Servicing and maintenance are a critical part of any organisation.
The cost of servicing assets is a significant portion of a site’s operational budget. However, without regular servicing and maintenance checks, the value of machinery rapidly declines.
Efficient servicing and maintenance require organisations to be progressive thinkers and planners; envisioning future requirements, analysing necessary changes, and understanding the process to accomplish each task. This central function demands effective administration, which if properly managed can add competitive advantage. Without appropriate planning and management, organisations can get stuck in a reactive process which can result in significant unexpected costs. (Krellis, 1998)
Regular servicing provides additional value by:
- Reducing reactive maintenance costs, through preventative measures
- Utilising the chamber to optimal capacity and availability
- Lessening the effects of downtime
- Reducing restart costs if a breakdown occurs
- Improving stakeholder perceptions
- Maintaining the quality of componentry
- Lowering environmental impact
- Ensuring the continued safety of the workforce
Preventative servicing and maintenance costs are more controlled than reactive maintenance. There are initial costs involved in servicing such as labour and replacement parts; however, the long-term benefits of keeping equipment operational far out ways these. If assets such as refuge chambers fail, it can put people at risk, slow production or ultimately close a site.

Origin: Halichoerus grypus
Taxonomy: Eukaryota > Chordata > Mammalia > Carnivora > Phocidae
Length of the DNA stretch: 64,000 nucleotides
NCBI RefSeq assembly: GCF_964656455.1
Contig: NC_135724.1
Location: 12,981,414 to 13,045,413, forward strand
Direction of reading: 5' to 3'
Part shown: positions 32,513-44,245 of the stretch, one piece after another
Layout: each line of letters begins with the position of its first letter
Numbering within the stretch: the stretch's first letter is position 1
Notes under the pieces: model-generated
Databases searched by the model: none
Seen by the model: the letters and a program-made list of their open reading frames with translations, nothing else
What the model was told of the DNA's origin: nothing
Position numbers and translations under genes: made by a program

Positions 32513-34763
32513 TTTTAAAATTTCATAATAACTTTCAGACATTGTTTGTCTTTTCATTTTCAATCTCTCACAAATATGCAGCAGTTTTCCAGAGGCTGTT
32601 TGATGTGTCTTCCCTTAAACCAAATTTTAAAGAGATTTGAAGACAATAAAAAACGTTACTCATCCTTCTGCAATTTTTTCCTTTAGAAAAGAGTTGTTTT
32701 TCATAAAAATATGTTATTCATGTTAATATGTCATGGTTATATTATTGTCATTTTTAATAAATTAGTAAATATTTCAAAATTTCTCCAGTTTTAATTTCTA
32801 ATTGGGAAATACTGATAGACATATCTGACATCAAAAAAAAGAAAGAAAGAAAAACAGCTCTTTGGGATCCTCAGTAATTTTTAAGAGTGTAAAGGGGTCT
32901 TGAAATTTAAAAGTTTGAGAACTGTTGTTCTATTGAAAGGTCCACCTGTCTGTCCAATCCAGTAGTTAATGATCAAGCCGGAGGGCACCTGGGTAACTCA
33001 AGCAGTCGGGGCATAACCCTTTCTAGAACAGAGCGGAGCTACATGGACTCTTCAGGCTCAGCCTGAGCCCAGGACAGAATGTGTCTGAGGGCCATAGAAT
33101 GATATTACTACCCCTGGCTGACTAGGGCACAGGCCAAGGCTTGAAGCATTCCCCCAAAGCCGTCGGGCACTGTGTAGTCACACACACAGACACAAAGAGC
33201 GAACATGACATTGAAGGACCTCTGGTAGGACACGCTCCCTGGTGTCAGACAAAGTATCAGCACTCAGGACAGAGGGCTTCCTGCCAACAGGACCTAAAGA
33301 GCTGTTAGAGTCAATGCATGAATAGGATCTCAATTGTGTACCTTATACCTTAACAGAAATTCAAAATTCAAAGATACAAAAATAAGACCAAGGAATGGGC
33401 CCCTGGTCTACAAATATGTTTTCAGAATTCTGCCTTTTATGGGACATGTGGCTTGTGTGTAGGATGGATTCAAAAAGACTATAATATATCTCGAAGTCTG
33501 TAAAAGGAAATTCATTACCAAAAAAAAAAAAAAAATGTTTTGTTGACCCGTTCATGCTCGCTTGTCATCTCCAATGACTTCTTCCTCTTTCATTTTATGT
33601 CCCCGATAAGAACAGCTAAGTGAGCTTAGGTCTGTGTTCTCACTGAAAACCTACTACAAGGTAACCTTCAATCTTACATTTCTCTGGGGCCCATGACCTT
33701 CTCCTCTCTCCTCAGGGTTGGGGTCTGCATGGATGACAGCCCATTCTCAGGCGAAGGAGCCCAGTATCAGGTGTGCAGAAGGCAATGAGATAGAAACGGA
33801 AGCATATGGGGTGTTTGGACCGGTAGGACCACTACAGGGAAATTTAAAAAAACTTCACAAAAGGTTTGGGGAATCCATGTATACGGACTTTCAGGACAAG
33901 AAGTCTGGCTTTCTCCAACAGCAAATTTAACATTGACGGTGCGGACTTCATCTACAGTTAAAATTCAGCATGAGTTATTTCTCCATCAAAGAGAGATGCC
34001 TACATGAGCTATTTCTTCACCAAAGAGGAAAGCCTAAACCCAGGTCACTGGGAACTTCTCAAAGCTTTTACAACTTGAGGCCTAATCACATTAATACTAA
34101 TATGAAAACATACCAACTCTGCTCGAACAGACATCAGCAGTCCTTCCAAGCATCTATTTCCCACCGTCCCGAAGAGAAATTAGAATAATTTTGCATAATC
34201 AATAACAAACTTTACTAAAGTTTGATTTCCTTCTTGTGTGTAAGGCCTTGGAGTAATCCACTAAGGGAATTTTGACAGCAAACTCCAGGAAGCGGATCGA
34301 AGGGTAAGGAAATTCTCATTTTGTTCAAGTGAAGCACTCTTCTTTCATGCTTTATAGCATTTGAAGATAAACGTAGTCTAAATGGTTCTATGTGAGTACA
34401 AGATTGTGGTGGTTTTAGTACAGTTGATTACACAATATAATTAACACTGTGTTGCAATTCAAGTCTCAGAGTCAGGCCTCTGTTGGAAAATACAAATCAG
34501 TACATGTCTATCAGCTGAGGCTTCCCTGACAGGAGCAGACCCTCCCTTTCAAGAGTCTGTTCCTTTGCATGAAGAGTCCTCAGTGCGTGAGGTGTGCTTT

One solution is a service agreement; a predetermined schedule of service checks which ensures chambers are reviewed regularly and meet required safety standards. Machinery in the resource and industrial industry are exposed to harsh environmental conditions that affect their components. Frequent performance of servicing and maintenance checks on a refuge chamber will help ensure your equipment is ready in the event of an emergency.
MineARC Refuge Chambers are sturdy machines equipped with advanced life-saving technology. Routine servicing involves keeping chambers in optimal working condition and emergency readiness. For example, replacing all door seals during each service; this is important to make sure no outside air is entering the chamber and contaminating the system. Wear and tear occurs on the door seal with opening and closing so replacing this on a regular basis is of paramount importance.
Servicing and maintenance are essential; generating value through cost control, asset utilisation and resource allocation. More importantly, servicing ensures refuge chambers are in optimal status to provide life-saving support to all staff in the event of an emergency.